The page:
Dating While Separated
Divorce presents many challenges. One of them is whether and when to begin a new relationship at the same time you are ending another. Dating while separated and going through divorce creates a variety of potential legal, practical and personal issues. How those issues are resolved depends upon each person's circumstances.Legal Issues
Dating a potential new partner that simply involves to going out for a meal or to a show or other event is generally no problem from a legal standpoint. If the relationship progresses from a platonic one to a sexual one, things may become more complicated. Adultery, which remains a crime in some states, is not committed until sexual contact takes place. In states that allow fault-based divorce, adultery can provide sufficient grounds to end a marriage.
New Jersey law provides for no-fault and fault divorces. Adultery may be claimed as grounds in a fault-based action. However, even if adultery can be alleged, filing a no-fault divorce based on irreconcilable differences is frequently preferable to an aggrieved spouse. No-fault divorces often conclude more quickly compared to divorces where specific fault is alleged. When specific fault serves as grounds for divorce, the other spouse must agree or the spouse claiming fault must prove it in trial.
Commission of adultery will generally not impact resolution of most divorce issues except in limited circumstances. New Jersey courts typically do not consider fault of a party when dividing property and debts, awarding alimony or setting child support. If, however, the spouse in the adulterous affair squanders community assets on the new partner and reduces the value of the marital estate available for distribution, a judge will likely take that into consideration when allocating the marital property between spouses and determining whether to award alimony.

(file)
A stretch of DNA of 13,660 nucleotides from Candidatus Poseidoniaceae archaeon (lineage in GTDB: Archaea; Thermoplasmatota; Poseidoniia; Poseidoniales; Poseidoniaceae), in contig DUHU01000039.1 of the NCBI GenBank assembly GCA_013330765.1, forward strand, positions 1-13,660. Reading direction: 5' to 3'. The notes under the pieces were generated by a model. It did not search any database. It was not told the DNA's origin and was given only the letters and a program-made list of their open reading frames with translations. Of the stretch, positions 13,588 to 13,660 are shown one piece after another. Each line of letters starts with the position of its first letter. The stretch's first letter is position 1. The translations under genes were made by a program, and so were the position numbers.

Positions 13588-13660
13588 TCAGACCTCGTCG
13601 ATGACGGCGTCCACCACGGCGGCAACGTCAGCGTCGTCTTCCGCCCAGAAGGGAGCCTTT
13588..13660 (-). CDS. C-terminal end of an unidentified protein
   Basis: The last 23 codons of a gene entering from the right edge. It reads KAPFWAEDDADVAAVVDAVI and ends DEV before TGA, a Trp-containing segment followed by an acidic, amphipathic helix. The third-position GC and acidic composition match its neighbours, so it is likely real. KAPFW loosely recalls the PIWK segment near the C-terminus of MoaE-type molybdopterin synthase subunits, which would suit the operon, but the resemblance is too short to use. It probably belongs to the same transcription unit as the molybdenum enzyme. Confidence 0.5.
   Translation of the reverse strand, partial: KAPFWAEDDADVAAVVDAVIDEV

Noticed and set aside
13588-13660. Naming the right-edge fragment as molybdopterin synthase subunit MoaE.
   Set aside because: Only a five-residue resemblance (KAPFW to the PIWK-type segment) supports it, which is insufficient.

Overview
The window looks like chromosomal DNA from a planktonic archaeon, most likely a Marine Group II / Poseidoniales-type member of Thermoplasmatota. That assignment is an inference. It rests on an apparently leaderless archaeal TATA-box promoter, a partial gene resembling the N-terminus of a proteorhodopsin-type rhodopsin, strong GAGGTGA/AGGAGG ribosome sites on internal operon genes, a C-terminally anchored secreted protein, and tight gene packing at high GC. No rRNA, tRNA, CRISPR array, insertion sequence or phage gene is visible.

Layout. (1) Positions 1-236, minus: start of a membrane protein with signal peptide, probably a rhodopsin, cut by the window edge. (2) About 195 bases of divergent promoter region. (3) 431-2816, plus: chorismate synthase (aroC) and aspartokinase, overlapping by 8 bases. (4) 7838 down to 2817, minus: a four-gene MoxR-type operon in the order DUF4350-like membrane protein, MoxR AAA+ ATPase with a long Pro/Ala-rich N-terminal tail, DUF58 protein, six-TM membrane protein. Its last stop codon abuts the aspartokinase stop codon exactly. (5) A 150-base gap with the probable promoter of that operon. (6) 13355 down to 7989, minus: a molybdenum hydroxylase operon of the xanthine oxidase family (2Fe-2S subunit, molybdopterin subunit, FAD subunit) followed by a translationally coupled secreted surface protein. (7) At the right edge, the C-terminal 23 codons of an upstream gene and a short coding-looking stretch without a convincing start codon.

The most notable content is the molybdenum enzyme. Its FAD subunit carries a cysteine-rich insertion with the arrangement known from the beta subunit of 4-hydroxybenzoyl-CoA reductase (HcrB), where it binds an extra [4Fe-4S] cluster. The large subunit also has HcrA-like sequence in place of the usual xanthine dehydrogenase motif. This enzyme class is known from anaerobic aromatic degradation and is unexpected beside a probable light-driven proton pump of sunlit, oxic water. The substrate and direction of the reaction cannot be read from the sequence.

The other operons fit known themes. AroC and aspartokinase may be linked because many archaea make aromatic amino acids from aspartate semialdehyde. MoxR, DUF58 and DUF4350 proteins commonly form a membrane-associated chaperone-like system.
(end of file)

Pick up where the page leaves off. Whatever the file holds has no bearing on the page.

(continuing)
Custody or visitation may be impacted if the new partner presents a potential danger to children. If you have children and are starting a new relationship, you need to have thorough knowledge of your new partner's background. Having a new partner whose history includes criminal behavior, domestic violence, mental health problems or drug or alcohol abuse may limit parenting time with your children and eliminate your chance of becoming the primary residential parent.
Alimony payments may be reduced if the recipient begins living with a new partner before or after the divorce is final since overall household income will change. Conversely, the person paying alimony can feel free to move in with someone since the payer's cohabitation that will not affect the amount of alimony being paid.Practical Issues
Starting a new relationship may assist or hinder resolution of divorce issues. Going through divorce is emotional. People feeling hurt or abandoned frequently fight over small issues simply to get back at the other person. Constant battles over relatively minor issues increase both the time required and the cost to complete a divorce.